Skin protection (from injury of trauma and sun, etc.) is critical. Wounds must be tended with great care and infections treated and prevented. Suturing can be difficult as the skin can be extremely fragile.
Joint injury must be avoided. Occasionally, bracing may be necessary to maintain joint stability. Exercises that strengthen the muscles that support the joints can help to minimize joint injury. Contact sports and activities involving joint impact should be avoided.
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REFERENCE: UpToDate. Clinical manifestations and diagnosis of Ehlers-Danlos syndromes.
Ehlers-Danlos Syndrome - Treatments
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BruisesA bruise, or contusion, is caused when blood vessels are damaged or broken as the result of a blow to the skin. The raised area of a bump or bruise results from blood leaking from these injured blood vessels into the tissues as well as from the body's response to the injury. Treatments include applying an ice pack and pressure to the area by hand.
Connective Tissue Disease
Connective tissue disease is when the body's connective tissues come under attack, possibly becoming injured by inflammation. Inherited connective tissue diseases include Marfan syndrome and Ehlers-Danlos syndrome. Systemic lupus erythematosus, rheumatoid arthritis, scleroderma, polymositis, and dermatomyositis are examples of connective tissue diseases that have no known cause.
Dislocated Ankle (Ankle Dislocation)Symptoms and signs of a dislocated ankle include pain, swelling, bruising, ankle deformity, and possible numbness and tingling in the foot. Treatment of an ankle dislocation involves putting the ankle bones back in their normal positions, possible using gentle traction. The blood and nerve supply to the foot will be evaluated and the ankle will be checked for any related fractures. The ankle will be fitted with a splint or a cast.
Emphysema (Lung Condition)Emphysema is a COPD (chronic obstructive pulmonary disease) that often occurs with other obstructive pulmonary problems and chronic bronchitis. Causes of emphysema include chronic cigarette smoking, exposure to secondhand smoke, air pollution, and in the underdeveloped parts of the world. Symptoms of emphysema include chronic cough, chest discomfort, breathlessness, and wheezing. Treatments include medication and lifestyle changes.
Flatfoot (Pes Planus)
Flatfoot is a disorder in which the foot's entire sole is touching the ground while standing. Symptoms and signs of flatfoot include heel, ankle, knee, hip, and lower back pain and shin splints. Treatment depends upon the type of flatfoot, the symptoms, and the stage of the disorder.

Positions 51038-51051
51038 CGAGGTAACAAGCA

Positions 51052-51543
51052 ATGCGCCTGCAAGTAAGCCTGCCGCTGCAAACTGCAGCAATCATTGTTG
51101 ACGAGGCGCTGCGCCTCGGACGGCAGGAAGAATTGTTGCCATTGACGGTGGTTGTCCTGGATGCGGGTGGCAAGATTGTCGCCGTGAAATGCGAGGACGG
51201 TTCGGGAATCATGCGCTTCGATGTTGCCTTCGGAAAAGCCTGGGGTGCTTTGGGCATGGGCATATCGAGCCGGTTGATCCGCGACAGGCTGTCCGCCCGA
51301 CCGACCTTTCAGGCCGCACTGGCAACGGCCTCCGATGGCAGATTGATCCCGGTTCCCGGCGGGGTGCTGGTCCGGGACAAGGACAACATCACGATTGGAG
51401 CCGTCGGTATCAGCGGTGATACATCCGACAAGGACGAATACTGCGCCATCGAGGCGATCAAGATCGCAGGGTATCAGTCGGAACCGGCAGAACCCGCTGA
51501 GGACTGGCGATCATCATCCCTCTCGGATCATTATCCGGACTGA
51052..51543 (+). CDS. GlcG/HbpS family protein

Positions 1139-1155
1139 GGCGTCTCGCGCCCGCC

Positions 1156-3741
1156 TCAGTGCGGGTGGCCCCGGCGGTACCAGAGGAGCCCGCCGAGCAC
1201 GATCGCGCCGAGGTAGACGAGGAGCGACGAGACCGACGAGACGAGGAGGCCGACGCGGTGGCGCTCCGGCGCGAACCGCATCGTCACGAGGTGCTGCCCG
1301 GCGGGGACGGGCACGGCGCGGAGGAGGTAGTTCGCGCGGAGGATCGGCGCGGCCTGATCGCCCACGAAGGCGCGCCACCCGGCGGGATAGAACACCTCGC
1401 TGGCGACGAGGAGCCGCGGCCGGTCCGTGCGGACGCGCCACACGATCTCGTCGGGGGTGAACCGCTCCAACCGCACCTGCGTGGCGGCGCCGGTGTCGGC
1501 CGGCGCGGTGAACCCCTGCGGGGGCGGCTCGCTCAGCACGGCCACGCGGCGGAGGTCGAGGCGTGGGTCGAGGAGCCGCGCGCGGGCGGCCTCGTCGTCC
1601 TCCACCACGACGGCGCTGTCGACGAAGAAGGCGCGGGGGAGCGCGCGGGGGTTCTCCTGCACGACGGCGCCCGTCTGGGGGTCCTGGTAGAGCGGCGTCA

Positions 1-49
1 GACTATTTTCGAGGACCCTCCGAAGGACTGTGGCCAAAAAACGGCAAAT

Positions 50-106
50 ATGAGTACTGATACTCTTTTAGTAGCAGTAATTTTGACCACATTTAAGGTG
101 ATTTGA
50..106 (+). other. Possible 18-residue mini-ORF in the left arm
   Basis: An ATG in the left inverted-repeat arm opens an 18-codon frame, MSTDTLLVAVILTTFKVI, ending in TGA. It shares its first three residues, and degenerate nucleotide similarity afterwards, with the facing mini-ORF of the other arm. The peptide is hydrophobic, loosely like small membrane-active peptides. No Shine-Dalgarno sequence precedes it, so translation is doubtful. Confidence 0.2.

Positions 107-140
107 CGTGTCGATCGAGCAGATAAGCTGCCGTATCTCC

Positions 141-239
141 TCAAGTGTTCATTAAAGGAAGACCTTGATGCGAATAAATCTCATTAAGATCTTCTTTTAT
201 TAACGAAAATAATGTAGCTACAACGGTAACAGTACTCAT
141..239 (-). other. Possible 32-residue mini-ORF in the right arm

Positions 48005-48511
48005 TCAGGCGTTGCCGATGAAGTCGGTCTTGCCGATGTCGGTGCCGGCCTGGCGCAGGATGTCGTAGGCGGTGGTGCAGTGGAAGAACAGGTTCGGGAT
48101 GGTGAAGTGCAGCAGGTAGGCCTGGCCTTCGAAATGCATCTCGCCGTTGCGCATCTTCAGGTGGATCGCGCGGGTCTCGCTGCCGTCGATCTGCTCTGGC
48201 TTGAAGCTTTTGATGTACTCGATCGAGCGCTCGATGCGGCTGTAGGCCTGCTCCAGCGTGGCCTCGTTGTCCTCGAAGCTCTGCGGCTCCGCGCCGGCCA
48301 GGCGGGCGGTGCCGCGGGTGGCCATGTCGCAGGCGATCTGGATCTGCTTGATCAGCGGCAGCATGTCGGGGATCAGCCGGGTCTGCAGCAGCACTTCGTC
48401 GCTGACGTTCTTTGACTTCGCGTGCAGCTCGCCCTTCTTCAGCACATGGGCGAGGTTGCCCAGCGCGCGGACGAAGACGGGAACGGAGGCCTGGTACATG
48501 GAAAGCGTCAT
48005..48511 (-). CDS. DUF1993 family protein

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The definition of a genetic disease is a disorder or condition caused by abnormalities in a person's genome. Some types of genetic inheritance include single inheritance, including cystic fibrosis, sickle cell anemia, Marfan syndrome, and hemochromatosis. Other types of genetic diseases include multifactorial inheritance. Still other types of genetic diseases include chromosome abnormalities (for example, Turner syndrome, and Klinefelter syndrome), and mitochondrial inheritance (for example, epilepsy and dementia).
HyperdontiaHyperdontia is a condition in which a person has an excessive amount of teeth (more than 20 primary teeth or 32 permanent teeth). The cause is unknown. Treatment involves tooth removal.
Hypermobility SyndromeThe joint hypermobility syndrome is a condition in which the joints easily move beyond the normal range expected for a particular joint. The condition tends to run in families. Symptoms of hypermobility syndrome include joint pain. People with hypermobility syndrome are more susceptible to injury, including dislocations and sprains. Anti-inflammatory drugs can help with joint pain. Exercise can strengthen muscles, providing stability.
OsteoporosisLearn about osteoporosis, a condition characterized by the loss of bone density, which leads to an increased risk of bone fracture. Unless one experiences a fracture, a person may have osteoporosis for decades without knowing it. Treatment for osteoporosis may involve medications that stop bone loss and increase bone strength and bone formation, as well as quitting smoking, regular exercise, cutting back on alcohol intake, and eating a calcium- and vitamin D-rich balanced diet.
Pregnancy Planning (Preparing for Pregnancy)
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ScoliosisScoliosis causes an abnormal curvature of the spine. When the cause of scoliosis is unknown the disorder is described based on the age when the scoliosis develops (infantile, juvenile, or adolescent idiopathic scoliosis). In functional scoliosis, curvature develops due to a problem somewhere else in the body. With neuromuscular scoliosis, there is a problem when the bones of the spine are formed. Treatment typically involves observation, bracing, and surgery and is dependent upon the severity of the curvature.
Skin BiopsyDuring a skin biopsy, a piece of skin is removed under a local anesthesia and examined using a microscope. There are different types of skin biopsy: